“At Canon, our expertise at providing cutting-edge technology not only solves business challenges, but supports the delivery of superior results in any business function, including P2P,” Griffiths said.

This view was echoed by Pete Loughlin, Managing Director at P2P consultancy firm, Purchasing Insight.

“The selection of a partner for P2P is very important and European businesses want to collaborate directly with solution vendors for this challenge.

There is a remarkably strong sentiment towards working with a single vendor across the entire P2P spectrum, rather than cherry picking point solutions. This ability to work with a single partner is what will provide end-to-end P2P solutions and services, under several delivery models. This will be crucial to the successful transformation into a P2P excellence organisation.”

Love It or Hate It – The Importance of Supply Chain Stability

A disagreement relating to rising supply chain costs has highlighted the importance of supply chain stability.

marmite supply chain stability

Early on Thursday morning, the top news headlines weren’t about conflict or celebrity scandal, but the future of a famous British staple. Maligned and loved in equal measure, Marmite was the topic on everyone’s lips.

The sudden interest in the salty, yeast-based spread came about due to a very public spat between Tesco and Unilever over rising product costs.

According to reports, Unilever had requested that Tesco, and other UK retailers, raise the price of their products in store by 10 per cent. However, when Tesco refused to pass on this cost to customers, Unilever stopped supplying certain goods to the retailer.

Tesco responded to this by halting online sales of Unilever products. This sparked concerns of a prolonged shortage of goods on supermarket shelves.

However, by Thursday evening, the situation was resolved and the stand-off ended. It’s expected that Unilever goods will return to the Tesco website in the next few days.

It’s understood that Unilever gave some ground in negotiations, leading to an agreement between the companies. Asda has also publicly commented that it successfully negotiated with Unilever on the price increase.

Rising Supply Chain Costs

Unilever’s reason for the requested price increase was the continuing fall in the value of the pound. This has in turn led to higher import costs for goods into the UK.

While many of its products, including Marmite, are manufactured in the UK, Unilever imports products and raw materials from its base in the Netherlands.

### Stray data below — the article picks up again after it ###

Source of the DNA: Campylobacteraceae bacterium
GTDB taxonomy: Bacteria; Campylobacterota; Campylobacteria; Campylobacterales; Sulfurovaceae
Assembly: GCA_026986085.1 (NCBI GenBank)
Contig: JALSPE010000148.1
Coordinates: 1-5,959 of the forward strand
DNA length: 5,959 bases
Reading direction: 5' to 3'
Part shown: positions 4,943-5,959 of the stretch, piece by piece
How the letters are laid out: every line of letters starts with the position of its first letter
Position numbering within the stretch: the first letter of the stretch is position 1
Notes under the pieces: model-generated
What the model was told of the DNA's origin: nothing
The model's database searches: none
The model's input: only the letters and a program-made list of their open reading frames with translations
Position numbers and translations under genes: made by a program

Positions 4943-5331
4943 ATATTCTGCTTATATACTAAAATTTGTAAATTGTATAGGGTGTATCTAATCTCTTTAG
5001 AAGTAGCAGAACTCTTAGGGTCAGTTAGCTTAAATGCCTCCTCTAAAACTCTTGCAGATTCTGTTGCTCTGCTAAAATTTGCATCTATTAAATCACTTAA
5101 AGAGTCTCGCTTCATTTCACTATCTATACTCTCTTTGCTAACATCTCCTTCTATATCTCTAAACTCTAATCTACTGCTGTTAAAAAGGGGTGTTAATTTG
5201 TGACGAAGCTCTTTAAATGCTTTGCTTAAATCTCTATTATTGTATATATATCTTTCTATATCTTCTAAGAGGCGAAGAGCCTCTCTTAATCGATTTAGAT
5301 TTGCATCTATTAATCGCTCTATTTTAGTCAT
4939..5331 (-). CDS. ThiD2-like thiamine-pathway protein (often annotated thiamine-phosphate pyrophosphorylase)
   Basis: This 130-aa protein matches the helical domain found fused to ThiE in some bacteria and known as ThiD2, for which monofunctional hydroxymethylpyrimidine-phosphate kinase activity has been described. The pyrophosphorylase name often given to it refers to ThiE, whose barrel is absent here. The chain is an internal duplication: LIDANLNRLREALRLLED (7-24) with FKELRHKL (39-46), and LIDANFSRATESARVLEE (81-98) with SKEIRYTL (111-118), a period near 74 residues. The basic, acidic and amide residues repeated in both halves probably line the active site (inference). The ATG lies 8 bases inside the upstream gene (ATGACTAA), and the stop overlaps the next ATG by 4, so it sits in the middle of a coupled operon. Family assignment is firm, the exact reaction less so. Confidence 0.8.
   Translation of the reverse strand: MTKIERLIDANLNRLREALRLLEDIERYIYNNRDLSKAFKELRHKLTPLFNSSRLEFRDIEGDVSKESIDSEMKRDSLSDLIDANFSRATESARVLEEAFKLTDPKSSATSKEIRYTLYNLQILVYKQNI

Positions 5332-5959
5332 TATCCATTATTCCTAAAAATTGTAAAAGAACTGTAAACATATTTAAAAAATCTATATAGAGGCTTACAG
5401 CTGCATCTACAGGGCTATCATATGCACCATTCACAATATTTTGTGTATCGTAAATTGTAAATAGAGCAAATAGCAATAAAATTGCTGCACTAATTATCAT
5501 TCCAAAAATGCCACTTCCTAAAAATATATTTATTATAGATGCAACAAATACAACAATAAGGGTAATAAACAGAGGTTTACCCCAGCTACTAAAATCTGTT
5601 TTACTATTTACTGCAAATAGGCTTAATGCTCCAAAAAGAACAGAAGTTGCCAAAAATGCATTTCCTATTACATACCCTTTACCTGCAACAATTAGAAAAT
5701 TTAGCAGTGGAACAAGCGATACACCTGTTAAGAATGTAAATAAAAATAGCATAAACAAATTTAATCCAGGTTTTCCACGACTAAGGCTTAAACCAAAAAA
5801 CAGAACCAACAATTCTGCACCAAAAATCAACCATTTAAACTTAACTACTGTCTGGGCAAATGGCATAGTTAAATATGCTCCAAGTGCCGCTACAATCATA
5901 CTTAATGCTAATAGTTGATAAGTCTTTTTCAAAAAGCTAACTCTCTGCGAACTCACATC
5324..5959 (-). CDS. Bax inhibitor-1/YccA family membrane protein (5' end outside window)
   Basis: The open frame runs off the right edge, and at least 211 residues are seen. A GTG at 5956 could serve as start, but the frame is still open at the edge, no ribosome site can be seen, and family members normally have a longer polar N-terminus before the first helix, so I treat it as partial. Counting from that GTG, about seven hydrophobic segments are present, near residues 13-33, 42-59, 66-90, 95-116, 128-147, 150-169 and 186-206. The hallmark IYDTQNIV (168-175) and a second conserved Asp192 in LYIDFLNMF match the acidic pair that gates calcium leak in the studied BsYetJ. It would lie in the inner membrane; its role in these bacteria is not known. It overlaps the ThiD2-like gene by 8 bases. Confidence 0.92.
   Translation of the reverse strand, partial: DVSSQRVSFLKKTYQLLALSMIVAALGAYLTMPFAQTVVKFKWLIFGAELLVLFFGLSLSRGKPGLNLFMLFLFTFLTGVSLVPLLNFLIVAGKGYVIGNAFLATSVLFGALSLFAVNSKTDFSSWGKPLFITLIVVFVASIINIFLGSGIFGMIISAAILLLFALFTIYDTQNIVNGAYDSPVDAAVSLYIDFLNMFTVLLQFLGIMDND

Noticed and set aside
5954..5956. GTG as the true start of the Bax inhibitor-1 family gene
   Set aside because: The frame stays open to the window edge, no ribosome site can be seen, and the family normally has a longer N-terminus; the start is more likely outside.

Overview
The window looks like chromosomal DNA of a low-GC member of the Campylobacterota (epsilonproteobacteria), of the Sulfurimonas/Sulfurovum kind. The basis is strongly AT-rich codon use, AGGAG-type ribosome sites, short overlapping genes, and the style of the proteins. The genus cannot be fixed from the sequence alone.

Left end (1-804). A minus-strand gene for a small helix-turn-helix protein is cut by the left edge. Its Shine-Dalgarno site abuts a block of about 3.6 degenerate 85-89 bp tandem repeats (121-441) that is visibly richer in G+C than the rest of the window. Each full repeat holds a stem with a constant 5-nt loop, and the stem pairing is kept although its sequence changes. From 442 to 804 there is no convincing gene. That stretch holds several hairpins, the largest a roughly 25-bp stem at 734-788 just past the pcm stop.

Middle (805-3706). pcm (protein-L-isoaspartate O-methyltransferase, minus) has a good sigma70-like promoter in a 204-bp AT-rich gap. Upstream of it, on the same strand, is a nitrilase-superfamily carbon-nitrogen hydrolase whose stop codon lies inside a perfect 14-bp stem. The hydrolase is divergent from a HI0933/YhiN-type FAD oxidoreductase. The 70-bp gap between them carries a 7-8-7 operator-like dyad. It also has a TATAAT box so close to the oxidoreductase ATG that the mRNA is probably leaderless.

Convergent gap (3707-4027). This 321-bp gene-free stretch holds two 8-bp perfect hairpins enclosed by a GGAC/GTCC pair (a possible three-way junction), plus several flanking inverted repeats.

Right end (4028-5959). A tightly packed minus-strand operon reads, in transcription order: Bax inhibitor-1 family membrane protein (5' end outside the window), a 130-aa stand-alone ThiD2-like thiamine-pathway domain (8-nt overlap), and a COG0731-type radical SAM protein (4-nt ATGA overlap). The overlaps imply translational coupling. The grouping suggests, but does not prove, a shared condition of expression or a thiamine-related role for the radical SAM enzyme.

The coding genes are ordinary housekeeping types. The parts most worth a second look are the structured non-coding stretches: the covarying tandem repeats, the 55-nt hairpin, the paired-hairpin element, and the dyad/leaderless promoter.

Since the Brexit vote in June, the pound has fallen in value by over 17 per cent. As the pound dropped to its lowest level since June 23rd on Tuesday, it was reported that some airport Bureau du Change had been offering exchange rates of less than one Euro per pound.

Graeme Pitkethly, Unilever’s Chief Financial Officer, was quoted on Thursday morning as saying the price increases were part of “normal business“. But, while the price increases may be a normal part of business, experts have warned that this may just be the beginning.

As the UK’s exit from the EU comes closer, it’s expected that consumers will see rising prices for many products. As the UK imports more than 60 per cent of what it consumes, the FMCG industry will be one of the hardest hit.

Items such as bread, milk, bananas and wine are expected to increase as manufacturers and retailers stop being able to carry the increasing import costs. A rise of between 8 and 10 per cent is expected on clothing, while petrol will rise an estimated 4 or 5 pence per litre in the UK before the end of the month.

Importance of Stability

At a time when margins are being squeezed, the importance of supply chain stability is huge.

A survey published by the UK Food and Drink Federation (FDF) showed that 63 per cent of manufacturers are suffering from decreased profit margins. As well as this, 76 per cent a seeing higher ingredient costs too.

With 96 per cent of the UK’s food and drink businesses small or medium-sized, larger organisations need to be aware of the impacts of margins throughout their supply chains.

Some organisations will try to put increasing costs back on to manufacturers, without taking into account the long-term impacts. Any further supply chain disruption on top of what is happening already could potentially drive prices higher again.

While prices rises for consumers are probably inevitable, increasing supply chain efficiencies and demand forecasting can help to limit the damage.

Helen Dickinson, Chief Executive of the British Retailers Consortium, said: “Retailers are firmly on the side of consumers in negotiating with suppliers and improving efficiencies in the supply chain to control the inflationary pressure that is building through the devaluation of the pound.

“However, years of falling shop prices and higher costs have left limited scope for retailers to continue absorbing this pressure. Everyone in the supply chain will need to play their part in maintaining low prices for consumers.”

By building a greater understanding of the costs through the supply chain, retailers and manufacturers can try to overcome a lack of stability collaboratively.

Do you work in procurement in retail or FMCG? What are your experiences of the recent price rises? Let us know below.

Away from the worries of empty shelves, we’ve stocked up on the week’s big procurement and supply chain headlines.

GM in Court Over Price Bargains

  • A court in Massachusetts will heard a case last Friday, brought against GM by a now bankrupt supplier.
  • Clark-Cutler-McDermott, alleges GM knowingly led the company into a bad faith deal, and encouraged them to take on more debt.